The shopping experience

April 29, 2009

April 26, 2009

I left the US reassuring myself that I would have fewer number of choices to make in the Old World.  I wouldn’t have to choose among the myriad brands of cereals, flavors of soymilk, and distinctions of cheeses.  Shopping would be easy in Africa, where I envisioned a virgin land free from the pangs of consumerism.  I even thought that it might be hard to buy yogurt in a store, as they probably make yogurt in their homes.  The last supermarket visit to buy cooking oil took 30 minutes.    I should be happy that peanut butter, veggie masala, soy meal, oatmeal, tomato paste are available in Fractalville.  Even though I’m thousands of miles away from Kroger, or Publix, I feel the same desperation when I shop at the mini-supermarkets in F-town.

Visiting the local market is a different story.  Meeting new vendors, introducing myself in Lusoga, and inquiring about their day is a more enriching shopping experience.  Red onions, cabbage, red spinach, carrots, bell peppers, ndisi (small sweet bananas), bagoya (big bananas), matooke (cooking bananas), mangoes, and avocados add color to the market.  I relish the satisfaction of getting a good bargain.  I joke with the sellers and tell them not to give me a muzungu price.  Most relent and laugh at my remark.  I feel proud when I buy 3 bell peppers for a 100 shillings (the young vendor initially quoted 100sh for 1).  I try to learn their names (it takes me a second when they tell me their last name before their first name ).  I shake their hands and promise to visit again.   The different smells, the narrow aisles, the rows of stalls, and the spongy ground with the decaying veggies make me feel I’m maneuvering through a narrow canal filled with water hyacinths.  As I walk back out of the market, I am glad for the experience.  The people make it worthwhile.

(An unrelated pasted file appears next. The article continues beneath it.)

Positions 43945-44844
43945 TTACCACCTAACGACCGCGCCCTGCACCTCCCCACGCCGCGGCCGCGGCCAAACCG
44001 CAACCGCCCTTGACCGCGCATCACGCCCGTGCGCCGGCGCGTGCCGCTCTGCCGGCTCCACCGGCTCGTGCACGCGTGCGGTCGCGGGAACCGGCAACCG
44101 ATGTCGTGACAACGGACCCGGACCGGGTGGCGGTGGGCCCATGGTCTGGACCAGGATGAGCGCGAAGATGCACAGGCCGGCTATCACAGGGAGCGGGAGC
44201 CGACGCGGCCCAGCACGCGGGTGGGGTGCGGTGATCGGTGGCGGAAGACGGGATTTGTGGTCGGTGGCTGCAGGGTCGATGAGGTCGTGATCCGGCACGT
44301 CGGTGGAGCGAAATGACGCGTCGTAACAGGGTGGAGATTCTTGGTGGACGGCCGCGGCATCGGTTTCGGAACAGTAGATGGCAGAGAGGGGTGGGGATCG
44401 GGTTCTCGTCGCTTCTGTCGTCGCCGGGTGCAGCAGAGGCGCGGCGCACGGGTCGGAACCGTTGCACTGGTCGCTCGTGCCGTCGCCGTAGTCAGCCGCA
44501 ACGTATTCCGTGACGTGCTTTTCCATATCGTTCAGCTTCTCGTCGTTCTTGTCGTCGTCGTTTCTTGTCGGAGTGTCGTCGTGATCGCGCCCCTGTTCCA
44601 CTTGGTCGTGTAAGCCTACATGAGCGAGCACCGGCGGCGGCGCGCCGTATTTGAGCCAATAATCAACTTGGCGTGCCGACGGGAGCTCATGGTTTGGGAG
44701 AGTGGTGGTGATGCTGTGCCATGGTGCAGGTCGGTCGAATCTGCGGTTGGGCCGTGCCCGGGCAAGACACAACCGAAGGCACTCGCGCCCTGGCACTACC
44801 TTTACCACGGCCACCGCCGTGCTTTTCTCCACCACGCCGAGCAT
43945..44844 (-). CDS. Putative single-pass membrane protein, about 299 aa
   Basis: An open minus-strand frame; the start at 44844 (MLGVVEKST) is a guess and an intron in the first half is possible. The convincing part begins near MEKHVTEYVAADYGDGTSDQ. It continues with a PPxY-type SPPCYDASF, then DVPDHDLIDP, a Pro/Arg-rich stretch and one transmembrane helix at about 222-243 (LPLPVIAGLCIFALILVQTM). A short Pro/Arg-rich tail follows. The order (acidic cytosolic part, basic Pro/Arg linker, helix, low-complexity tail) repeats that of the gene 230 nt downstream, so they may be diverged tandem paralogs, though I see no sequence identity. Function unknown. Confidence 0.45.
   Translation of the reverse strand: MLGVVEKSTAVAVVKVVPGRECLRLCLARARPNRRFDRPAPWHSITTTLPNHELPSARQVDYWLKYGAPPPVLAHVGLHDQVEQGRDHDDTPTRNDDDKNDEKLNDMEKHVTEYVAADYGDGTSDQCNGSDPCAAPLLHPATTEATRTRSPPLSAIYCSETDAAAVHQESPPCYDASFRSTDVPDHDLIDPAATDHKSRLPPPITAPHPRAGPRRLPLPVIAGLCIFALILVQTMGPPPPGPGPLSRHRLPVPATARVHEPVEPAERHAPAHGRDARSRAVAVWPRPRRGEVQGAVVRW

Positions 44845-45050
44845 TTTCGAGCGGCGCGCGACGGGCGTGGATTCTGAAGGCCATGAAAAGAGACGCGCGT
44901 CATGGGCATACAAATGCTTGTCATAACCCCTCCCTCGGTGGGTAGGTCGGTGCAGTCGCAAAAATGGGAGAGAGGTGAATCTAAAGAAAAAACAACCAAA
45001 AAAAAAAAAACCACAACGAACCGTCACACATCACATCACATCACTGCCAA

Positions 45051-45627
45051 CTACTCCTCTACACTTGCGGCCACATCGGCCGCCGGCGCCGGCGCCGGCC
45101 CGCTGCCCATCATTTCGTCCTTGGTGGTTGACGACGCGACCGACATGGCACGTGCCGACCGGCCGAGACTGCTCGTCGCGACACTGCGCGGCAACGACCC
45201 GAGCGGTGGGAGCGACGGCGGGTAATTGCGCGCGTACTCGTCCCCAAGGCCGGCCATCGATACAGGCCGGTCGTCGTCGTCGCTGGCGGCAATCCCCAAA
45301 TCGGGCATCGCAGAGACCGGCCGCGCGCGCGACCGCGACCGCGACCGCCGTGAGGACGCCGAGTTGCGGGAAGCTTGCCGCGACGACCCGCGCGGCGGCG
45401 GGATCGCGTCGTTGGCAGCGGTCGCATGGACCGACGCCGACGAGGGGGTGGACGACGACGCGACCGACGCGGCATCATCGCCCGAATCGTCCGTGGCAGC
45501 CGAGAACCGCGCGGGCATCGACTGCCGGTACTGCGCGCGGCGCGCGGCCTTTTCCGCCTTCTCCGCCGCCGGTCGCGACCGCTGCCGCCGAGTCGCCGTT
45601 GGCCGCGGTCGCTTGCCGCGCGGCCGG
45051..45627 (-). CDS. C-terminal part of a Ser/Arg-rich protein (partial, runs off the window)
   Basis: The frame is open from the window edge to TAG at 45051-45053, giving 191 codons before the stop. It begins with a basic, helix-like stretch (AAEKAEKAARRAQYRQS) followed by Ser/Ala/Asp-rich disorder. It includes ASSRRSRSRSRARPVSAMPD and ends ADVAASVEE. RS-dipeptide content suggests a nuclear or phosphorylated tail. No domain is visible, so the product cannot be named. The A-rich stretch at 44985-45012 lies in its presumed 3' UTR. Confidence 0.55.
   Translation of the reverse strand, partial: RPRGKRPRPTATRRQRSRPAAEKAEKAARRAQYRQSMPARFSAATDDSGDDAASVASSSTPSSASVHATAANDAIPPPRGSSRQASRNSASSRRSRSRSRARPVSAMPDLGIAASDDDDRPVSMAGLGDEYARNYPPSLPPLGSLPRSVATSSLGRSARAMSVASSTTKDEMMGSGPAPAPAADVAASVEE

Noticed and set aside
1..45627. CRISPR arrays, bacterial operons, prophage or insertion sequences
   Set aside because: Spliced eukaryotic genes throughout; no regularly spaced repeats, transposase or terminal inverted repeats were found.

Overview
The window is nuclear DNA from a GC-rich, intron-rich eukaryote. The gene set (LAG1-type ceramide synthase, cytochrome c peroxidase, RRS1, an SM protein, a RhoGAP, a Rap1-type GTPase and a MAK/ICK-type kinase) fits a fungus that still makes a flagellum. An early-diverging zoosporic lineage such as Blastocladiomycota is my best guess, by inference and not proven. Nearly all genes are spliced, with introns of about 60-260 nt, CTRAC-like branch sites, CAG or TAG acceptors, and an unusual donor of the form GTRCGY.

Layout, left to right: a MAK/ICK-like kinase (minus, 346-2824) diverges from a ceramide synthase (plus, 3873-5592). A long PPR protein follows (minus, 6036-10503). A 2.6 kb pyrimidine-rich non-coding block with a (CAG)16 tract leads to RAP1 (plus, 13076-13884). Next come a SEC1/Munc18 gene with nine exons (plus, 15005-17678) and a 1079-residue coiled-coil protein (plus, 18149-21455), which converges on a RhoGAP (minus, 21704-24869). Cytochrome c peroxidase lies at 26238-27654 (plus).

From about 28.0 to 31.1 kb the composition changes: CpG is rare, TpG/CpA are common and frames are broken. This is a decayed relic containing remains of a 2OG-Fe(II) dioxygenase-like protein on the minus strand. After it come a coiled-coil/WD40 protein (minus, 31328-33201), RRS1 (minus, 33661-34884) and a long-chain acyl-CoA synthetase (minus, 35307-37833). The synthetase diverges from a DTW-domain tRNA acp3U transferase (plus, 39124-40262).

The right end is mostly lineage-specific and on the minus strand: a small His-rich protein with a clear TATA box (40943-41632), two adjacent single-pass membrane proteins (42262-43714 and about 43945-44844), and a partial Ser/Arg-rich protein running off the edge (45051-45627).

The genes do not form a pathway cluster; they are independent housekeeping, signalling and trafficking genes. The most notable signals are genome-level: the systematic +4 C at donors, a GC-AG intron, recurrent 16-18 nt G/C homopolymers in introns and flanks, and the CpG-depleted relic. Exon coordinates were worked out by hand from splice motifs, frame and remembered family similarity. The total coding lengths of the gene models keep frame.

“The contents of this Web site are mine personally and do not reflect any position of the U.S. Government or the Peace Corps.”

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